This blog is a record of my experiences and work during the Mars Science Laboratory mission, from the preparation, landing on August 5th 2012 Pacific Time, and onwards... I will also post updates about our other Mars work on meteorites, ExoMars and new missions. You can also follow the planetary science activities with @LeicsPlanets Professor John Bridges, Leicester Institute for Space and Earth Observation, Dept. of Physics and Astronomy (PS. Previous posts in this blog can be found at: http://www2.le.ac.uk/departments/physics/research/src/res/planetary-science/mslblog)
The field area for Curiosity along its traverse (currently nearly 18 km) is divided into a series of map qaudrangles. Each of these has outcrop and feature names based on a region of Earth e.g. South Africa, Maine etc. We are just about to move into a Scottish quad. With colleagues in our Participating Scientist […]
The Curiosity Rover has reached an elevation of 300 metres above our landing site. We have made it up the first part of Vera Rubin Ridge and are now starting to get some views down and over the Gale Crater plains. The crater rim mountains can be seen in the distance. This is a […]
The 5th August marks 5 Earth years since the successful landing of Mars Science Laboratory. During the landing I was at the Jet Propulsion Laboratory in Pasadena. We were all nervous but the signals for successful atmospheric entry, parachute deployment, Skycrane operation and then landing all came through. The first image of Mt Sharp […]
No new photos from Mars Science laboratory. Why? We have reached Solar Conjunction – this is the time in the planets’ orbits when Mars is obscured from the Earth by the Sun. During this period communications between Mars Science Laboratory and Earth via the orbiters like MRO are very limited. We have parked for conjunction […]
This Navigation camera image gives feel for the slopes of Aeolis Mons that we are climbing now. Daily drives often now ascend ~2 m and we have more battery recharging days. We are just a few drives from Vera Rubin Ridge (VRR) where we will test the ‘ground truth’ for the orbital identification of the […]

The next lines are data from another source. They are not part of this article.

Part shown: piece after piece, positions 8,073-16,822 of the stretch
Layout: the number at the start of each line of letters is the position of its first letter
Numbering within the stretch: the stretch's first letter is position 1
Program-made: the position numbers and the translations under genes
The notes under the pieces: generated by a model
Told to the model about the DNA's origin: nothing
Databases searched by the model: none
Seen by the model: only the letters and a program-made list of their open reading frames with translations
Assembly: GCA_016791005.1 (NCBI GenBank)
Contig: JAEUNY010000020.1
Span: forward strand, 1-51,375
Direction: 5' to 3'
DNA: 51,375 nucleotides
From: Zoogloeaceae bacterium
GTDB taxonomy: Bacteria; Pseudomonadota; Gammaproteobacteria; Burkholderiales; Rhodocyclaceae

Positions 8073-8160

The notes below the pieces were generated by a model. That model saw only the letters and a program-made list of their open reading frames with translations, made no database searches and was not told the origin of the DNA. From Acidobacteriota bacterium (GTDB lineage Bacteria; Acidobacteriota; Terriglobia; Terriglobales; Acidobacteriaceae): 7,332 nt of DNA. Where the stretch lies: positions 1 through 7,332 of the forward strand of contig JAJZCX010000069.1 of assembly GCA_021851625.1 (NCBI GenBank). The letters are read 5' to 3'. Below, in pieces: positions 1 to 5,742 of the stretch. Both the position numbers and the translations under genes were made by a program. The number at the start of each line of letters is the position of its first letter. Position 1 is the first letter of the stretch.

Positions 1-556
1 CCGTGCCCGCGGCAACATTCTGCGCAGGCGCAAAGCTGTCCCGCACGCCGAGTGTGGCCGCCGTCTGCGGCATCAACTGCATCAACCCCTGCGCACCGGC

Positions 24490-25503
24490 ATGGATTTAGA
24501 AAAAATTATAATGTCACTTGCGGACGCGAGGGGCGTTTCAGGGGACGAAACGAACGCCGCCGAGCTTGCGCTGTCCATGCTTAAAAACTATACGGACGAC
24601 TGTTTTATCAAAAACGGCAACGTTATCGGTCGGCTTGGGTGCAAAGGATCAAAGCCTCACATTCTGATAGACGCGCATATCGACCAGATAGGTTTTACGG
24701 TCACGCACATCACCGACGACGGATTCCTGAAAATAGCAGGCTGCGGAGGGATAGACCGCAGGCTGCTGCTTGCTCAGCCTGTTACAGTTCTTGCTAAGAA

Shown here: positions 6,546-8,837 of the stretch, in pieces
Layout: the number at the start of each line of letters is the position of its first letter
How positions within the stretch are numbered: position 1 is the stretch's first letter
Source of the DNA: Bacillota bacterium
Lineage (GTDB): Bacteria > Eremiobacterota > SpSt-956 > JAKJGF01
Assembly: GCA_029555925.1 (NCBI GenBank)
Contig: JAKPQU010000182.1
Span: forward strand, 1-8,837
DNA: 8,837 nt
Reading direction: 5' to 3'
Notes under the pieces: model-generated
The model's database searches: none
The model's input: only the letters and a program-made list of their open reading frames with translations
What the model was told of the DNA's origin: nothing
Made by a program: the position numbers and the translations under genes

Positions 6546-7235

After 4.5 years, 16.2 km of driving and 1679 martian days (sols) the Curiosity Rover has reached the point here we are starting to leave the Bagnold dunes in Gale Crater. We have driven parallel to these basaltic dunes for the first part of the mission then cut through them at the Bagnold crossing. The next big […]
The second Bagnold Dunes campaign is now drawing to a close. We have a sieved (150 micron) sample of the dune in the internal cache which will be used for SAM isotope and organic analyses, and CheMin mineral identification. Here we see an array (a ’10 by 1′) of ChemCam laser shots captured by MastCam.
We are continuing the Bagnold Dunes campaign, with stops 3 and 4. This NavCam view shows the Curiosity robotic arm for the team’s examination. Here we have checked the position of the MAHLI cover (seen at the bottom of the robotic arm turret) and all is as planned for future operations.
We have been examining Ireson Hill and found this unusual 10-15 cm diameter rock- called Passagassawakakeag ! The shape is an almost perfect Dreikanter. That’s a German word for a sample in desert or periglacial environments formed by the abrasion of blown sand. Dreikanters typically have a pyramid shape with flat wind-abraded facets.
We have started the second part of the Bagnold Dunes campaign. This NavCam image shows Bagnold dunes in front of Ireson Hill. This first in the current dunes campaign is Called Mapleton. Good news for the MSL team is that ChemCam is back in operation after having an electrical fault. We have started with a […]